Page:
Yes, The Night Circus is a very visual book. There is no doubt about this. The tents, the costumes, even the food, are all described in loving detail. This visually Burton-esque world leads many to say that the book feels as if it was written for the inevitable movie adaptation. Perhaps by Tim Burton himself. Here's the thing that drivers readers and authors crazy, a book is a finished product not just something that is sitting around to be used as the basis for another art form. Yes, I love adaptations, but reading and watching are two totally different experiences. The experiences I had while reading this book could not be replicated by a movie or miniseries. I was fully immersed in this world in a way that can never be achieved by cinema, even if theaters were to bring back the disastrously kitsch idea of Smell-O-Vision. And I'm sure Erin Morgenstern wasn't sitting around going, and now lets add some more Tim Burton touches just so I can get to Hollywood! No, she was thinking, how can I make this world more immersive for my readers? How can I make it so it feels they are walking the spiraling paths of Le Cirque Des Reves with a warm cider in their hands?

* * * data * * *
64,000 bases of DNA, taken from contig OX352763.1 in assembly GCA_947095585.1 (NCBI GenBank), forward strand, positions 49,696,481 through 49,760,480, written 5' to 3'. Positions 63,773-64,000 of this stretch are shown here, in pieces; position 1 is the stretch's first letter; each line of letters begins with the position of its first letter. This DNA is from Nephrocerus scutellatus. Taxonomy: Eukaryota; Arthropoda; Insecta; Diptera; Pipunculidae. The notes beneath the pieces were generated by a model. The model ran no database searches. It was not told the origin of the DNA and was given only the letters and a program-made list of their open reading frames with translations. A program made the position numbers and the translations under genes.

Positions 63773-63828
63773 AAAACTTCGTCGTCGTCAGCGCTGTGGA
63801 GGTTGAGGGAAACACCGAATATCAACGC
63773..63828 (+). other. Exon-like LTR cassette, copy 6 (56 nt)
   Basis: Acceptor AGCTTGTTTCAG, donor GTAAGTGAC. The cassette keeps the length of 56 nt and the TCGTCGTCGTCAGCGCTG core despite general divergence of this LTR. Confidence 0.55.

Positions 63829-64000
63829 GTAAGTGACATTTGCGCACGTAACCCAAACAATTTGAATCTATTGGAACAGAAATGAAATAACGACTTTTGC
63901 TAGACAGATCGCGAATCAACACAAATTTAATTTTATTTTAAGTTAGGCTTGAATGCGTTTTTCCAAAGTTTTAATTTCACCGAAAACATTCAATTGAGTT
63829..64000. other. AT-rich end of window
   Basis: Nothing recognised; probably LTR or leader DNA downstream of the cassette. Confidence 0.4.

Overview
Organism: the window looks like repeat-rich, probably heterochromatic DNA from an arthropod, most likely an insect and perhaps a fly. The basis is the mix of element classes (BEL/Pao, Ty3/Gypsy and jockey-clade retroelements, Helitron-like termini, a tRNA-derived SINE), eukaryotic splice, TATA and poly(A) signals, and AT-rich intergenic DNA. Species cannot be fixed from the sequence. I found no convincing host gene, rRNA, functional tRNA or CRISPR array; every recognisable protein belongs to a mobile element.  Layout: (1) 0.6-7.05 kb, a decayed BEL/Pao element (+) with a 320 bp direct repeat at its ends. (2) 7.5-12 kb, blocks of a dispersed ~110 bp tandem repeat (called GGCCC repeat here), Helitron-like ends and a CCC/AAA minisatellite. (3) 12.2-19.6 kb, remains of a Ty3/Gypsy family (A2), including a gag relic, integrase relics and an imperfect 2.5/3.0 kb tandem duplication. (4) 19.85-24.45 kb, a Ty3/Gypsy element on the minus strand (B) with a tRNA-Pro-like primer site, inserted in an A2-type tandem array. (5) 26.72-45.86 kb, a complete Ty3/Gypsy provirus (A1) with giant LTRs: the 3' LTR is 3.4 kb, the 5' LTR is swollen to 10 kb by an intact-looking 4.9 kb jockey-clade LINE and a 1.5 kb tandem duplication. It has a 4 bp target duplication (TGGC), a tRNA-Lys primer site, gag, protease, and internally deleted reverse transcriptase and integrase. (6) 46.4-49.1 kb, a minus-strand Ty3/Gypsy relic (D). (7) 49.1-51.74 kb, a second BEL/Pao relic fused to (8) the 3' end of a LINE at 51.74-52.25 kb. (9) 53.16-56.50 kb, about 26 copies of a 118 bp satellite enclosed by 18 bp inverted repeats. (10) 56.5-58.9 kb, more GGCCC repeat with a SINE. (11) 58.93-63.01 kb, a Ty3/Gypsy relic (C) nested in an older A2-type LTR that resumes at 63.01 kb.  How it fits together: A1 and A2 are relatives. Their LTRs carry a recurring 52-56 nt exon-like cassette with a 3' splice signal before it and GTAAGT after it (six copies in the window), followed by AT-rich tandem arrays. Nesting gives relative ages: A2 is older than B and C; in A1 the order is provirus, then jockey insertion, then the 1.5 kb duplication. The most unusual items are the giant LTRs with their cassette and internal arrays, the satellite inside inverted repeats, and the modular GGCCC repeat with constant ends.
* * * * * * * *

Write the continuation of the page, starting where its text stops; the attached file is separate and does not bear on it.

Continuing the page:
In fact I think the immersive nature of the book was really ahead of it's time. Since it's publication there has been a veritable explosion in immersion events. What started out with smalls roots in LARPing (Live Action Role Playing) and Renaissance Faires has just grown and grown until every town has an escape room and conventions catering to Cosplay have exponentially expanded. It's more and more I wouldn't say acceptable, because that gives immersive events a negative connotation, but more prevalent to see people escaping into worlds of imagination than ever before. Who knows if it's a desire to leave behind the shit show that is the daily news or a way to express their creativity, but immersive events are here and they're hot and I think a lot of their popularity can be traced back to this book. The first real world experience I had with immersion was at the North American Discworld Convention, where they turned the hotel into Ankh-Morpork. For years after I was still calling certain hotel rooms names out of Discworld. But my deep dive was at TeslaCon, the Steampunk Convention held in Wisconsin every year. People created the most elaborate costumes and even personas. One year they even did The Night Circus, but in their ever scheming ways to get out of copyright, it wasn't "this" Night Circus... sure...